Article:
Researchers still sought the source of the IL-17 acting on the brain macrophages. Based on their previous work, the researchers’ initial hypothesis was that the gut releases IL-17, which then travels to the brain through the bloodstream. Once there, it sets off a reaction that damages the ability of brain blood vessels to respond appropriately to increased brain activity. However, blocking the brain blood vessels’ ability to respond to IL-17 only partially rescued cognitive impairment, suggesting that there was another source of IL-17 acting on the brain.

One clue came from other recent studies suggesting that one layer of the protective covering of the brain, known as dura mater, contains immune T cells that can both secrete IL-17 and affect the behavior of mice. Using special mice where cells light up fluorescent green when they make IL-17, the researchers confirmed that hypertension increases IL-17 in the dura mater, which is then released into the tissue.

Normally, barriers exist within the protective covering of the brain, called the meninges, to prevent unwanted spillage into the brain. However, this barrier appeared to be disrupted in the mice with experimentally induced hypertension, and this disruption allowed IL-17 to enter the cerebral spinal fluid.

Two additional experiments helped to confirm this hypothesis. First, a drug was used to prevent T-cell movement from the lymph nodes into the meninges. Second, an antibody was used to block the activity of T cells in the meninges. In both cases, cognitive function was restored in the mice with hypertension, suggesting that targeting overactive T cells could be a new treatment approach worth exploring.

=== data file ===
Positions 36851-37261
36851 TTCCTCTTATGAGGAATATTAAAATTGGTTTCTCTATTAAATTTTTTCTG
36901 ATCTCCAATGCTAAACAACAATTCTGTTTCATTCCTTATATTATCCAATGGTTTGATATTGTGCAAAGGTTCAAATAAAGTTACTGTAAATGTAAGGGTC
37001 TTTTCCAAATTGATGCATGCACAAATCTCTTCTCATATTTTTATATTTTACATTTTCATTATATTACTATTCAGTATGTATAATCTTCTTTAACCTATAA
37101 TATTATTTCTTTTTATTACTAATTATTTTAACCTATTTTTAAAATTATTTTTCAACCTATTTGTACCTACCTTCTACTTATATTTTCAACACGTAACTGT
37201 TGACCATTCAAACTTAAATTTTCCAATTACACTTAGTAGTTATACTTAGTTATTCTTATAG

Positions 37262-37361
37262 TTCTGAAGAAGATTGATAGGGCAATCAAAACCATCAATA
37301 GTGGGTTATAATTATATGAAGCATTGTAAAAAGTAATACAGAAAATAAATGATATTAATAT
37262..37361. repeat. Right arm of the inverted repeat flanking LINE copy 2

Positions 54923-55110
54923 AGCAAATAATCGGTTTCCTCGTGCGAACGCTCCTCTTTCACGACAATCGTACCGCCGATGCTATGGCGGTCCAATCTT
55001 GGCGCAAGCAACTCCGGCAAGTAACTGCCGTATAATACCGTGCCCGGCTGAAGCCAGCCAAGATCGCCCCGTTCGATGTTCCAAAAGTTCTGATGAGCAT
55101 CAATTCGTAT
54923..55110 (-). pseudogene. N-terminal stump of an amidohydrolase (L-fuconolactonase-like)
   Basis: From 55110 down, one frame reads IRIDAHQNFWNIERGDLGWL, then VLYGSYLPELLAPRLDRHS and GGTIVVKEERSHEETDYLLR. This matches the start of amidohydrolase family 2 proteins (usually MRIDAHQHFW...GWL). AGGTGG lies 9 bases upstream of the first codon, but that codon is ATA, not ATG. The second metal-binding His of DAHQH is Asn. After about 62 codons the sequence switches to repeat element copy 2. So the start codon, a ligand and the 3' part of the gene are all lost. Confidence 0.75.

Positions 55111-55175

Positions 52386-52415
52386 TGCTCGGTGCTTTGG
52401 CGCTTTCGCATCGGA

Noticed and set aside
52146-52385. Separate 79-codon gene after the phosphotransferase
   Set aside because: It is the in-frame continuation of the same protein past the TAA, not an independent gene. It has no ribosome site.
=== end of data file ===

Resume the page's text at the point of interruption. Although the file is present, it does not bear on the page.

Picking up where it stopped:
“Together, our data suggest two different effects are caused by hypertension,” said Dr. Iadecola. “One is IL-17 acting on blood vessels, but this appears to be relatively minor. A more prominent central effect is caused by cells in the meninges releasing IL-17 which directly affects immune cells in the brain. It is these immune cells, activated by signaling from the meninges, that ultimately affect the brain in a way that causes cognitive impairment.”

Dr. Iadecola and his team are now looking to connect the dots between the activation of immune cells in the meninges and decreased cognitive function.

Previous work by the group suggested a connection between a high salt diet which suppressed the production of the chemical nitric oxide in brain vessels that in turn led to buildup of tau, a toxic protein that forms clumps in neurons affected by Alzheimer’s disease.

The present findings also show suppression of nitric oxide production within brain vessels, and whether this also leads to an increase in tau production is currently under investigation.

More information:
Meningeal IL-17 producing T cells mediate cognitive impairment in salt-sensitive hypertension, Nature Neuroscience (2023). DOI: 10.1038/s41593-023-01497-z.

Journal information:
Nature Neuroscience